A kiritsuke is a peculiar half-breed professional’s knife that is sort of like Japan’s answer to the chef’s knife. Some people love them, many hate them. It’s supposed to be an all-rounder, like the chef’s knife, but a lot of serious knife people think that it ends up being just a little bit mediocre in every way. Do not buy one unless you are something of a connoisseur, i.e. unless everything already said about the knife in this wiki has been old news to you. Good length is about the same as for a chef’s knife, i.e. 240–300mm.
The traditional Japanese professional’s set includes three and sometimes four knives: a 210mm or 225mm usuba; a 210mm or 225mm deba; a 150mm or 165mm deba known as an ajikiri, for cutting smaller fish; a 300mm or 330mm yanagiba. Many professionals prefer to use a single deba somewhere around 180mm to 195mm. Specialist knives for particular purposes include a hankotsu for meat butchering, a garasuke for poultry butchering, an eel knife (several regional terms and shapes for these knives), and a hamogiri for shearing the bones in a pike conger eel (hamo).
Today, use of these knives depends enormously on the type and location of the kitchen. Sushi chefs in Tokyo have embraced the petty knife and chef’s knife (gyuto), and retain the usuba primarily for peeling sheets of daikon, carrot, and cucumber (katsura-muki). Kyoto kaiseki chefs commonly retain the traditional set, and some disdain the use of any double-beveled knives; serious Kyoto chefs also have a lot of use for hamogiri in season, as hamo (pike conger eel) is a favorite summer fish in Kyoto and unusual elsewhere. Santoku and nakiri are almost exclusively used in home cooking and the occasional low-end professional kitchen.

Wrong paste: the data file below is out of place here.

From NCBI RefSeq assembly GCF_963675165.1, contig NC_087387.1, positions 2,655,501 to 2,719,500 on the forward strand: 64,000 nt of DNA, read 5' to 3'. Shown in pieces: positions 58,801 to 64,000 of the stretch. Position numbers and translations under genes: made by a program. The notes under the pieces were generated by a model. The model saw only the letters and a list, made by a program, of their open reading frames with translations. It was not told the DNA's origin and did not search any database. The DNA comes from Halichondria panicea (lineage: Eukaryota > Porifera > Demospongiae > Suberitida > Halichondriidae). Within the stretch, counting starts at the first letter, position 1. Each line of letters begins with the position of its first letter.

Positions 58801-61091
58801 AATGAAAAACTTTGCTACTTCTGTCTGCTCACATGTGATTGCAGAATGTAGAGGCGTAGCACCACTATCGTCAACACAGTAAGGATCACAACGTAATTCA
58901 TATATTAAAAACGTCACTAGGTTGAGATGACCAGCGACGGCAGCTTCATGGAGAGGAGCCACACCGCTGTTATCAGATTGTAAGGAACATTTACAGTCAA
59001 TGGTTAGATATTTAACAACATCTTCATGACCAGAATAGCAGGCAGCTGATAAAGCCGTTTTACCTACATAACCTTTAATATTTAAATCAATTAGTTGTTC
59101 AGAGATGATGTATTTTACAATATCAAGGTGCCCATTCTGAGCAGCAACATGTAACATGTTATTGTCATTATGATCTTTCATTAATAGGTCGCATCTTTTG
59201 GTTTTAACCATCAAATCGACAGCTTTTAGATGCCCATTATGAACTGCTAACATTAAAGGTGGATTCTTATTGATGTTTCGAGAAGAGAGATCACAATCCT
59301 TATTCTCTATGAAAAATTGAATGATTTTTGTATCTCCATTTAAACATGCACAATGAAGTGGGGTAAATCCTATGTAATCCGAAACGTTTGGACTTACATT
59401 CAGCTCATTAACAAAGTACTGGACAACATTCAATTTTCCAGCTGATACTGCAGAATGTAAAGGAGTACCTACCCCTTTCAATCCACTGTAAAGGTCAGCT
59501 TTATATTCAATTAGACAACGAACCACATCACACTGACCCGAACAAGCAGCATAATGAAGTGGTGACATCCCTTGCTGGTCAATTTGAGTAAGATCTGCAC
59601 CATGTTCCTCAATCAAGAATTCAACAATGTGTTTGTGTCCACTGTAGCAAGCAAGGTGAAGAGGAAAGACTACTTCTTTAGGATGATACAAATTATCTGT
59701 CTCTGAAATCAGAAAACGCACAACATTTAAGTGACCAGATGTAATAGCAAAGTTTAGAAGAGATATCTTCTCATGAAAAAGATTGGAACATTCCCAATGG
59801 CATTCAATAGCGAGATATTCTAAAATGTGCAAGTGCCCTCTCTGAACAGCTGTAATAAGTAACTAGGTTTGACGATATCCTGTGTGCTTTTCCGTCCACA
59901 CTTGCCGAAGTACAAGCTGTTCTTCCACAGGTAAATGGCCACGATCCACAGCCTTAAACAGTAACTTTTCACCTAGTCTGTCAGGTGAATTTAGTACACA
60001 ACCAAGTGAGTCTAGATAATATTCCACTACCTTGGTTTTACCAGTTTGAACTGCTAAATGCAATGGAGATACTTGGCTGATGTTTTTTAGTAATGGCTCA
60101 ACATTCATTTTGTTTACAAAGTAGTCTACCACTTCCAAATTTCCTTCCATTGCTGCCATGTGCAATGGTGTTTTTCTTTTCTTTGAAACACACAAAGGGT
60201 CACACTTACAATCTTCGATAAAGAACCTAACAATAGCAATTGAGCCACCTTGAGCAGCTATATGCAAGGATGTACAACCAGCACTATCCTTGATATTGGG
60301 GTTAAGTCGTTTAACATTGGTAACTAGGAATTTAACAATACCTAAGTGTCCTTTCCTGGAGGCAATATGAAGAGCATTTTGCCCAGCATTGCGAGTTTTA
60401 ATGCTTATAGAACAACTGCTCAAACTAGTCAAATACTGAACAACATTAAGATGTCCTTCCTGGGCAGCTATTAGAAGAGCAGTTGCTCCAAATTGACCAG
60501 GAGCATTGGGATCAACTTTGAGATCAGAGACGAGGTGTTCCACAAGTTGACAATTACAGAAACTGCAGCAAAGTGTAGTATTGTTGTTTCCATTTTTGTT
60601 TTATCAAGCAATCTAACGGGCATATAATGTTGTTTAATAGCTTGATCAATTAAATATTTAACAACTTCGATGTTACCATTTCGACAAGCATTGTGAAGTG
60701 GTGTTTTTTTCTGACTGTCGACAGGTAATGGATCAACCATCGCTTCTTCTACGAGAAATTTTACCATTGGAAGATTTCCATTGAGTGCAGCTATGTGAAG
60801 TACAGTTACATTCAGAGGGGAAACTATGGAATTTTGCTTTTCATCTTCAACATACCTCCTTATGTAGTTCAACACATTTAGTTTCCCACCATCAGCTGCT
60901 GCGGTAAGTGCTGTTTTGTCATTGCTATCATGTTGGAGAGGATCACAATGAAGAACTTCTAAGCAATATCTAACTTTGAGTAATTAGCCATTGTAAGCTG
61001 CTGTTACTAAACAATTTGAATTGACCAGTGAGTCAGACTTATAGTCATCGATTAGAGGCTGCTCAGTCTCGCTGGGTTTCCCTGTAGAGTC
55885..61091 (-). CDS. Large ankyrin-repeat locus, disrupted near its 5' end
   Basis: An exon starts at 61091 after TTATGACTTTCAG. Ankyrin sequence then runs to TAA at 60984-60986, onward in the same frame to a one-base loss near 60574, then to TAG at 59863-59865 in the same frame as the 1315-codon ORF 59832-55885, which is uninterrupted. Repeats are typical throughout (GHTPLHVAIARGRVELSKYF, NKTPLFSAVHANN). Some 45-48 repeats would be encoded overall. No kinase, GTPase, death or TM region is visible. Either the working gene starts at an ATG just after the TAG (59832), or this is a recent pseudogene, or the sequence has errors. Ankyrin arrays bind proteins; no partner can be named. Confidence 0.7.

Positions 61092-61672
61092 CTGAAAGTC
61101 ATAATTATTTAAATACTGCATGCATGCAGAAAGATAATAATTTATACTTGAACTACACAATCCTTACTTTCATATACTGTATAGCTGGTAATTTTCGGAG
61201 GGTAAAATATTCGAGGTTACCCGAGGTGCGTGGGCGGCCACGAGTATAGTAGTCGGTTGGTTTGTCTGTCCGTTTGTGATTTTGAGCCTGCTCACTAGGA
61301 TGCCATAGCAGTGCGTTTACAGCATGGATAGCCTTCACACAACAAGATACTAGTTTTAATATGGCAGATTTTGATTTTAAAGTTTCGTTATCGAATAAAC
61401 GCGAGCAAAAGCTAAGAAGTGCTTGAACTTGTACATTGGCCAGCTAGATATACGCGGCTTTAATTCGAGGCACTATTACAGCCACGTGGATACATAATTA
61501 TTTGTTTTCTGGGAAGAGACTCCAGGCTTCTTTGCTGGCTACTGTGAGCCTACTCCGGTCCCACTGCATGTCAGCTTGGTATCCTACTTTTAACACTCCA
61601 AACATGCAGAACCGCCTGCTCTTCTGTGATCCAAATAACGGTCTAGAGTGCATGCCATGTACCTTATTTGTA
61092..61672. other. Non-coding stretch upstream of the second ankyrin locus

Single and Double Bevels
If you picture a knife looked at point-on, you can draw a line passing through the very edge and running parallel to the core of the knife, in a plane. If you draw angled lines flaring outward from both sides of this plane, this is a double-beveled knife. With a single-beveled knife, there is one angled line (the primary or main bevel), and the other side runs straight along the plane for about a millimeter, curves into a shallow curve toward the primary bevel (forming a concavity), and returns to the plane by the spine. Note that this concavity in the back makes these knives not technically “chisel-ground,” i.e. ground on one side and not the other; so-called single-beveled nakiri are generally chisel-ground, effectively double-beveled knives with a 0-degree bevel on one side.
A double-beveled knife can be ground symmetrically or asymmetrically. If it is symmetrical, the two angled lines flaring outward, forming the two bevels, are at the same angle from the plane. If it is asymmetrical, those bevels are at unequal angles. Any double-beveled knife may be ground this way if desired. There is some debate as to whether, and under what circumstances, there is anything much to be gained by doing so. It is fairly usual in Japanese double-beveled knives.
A single-beveled knife has advantages and disadvantages.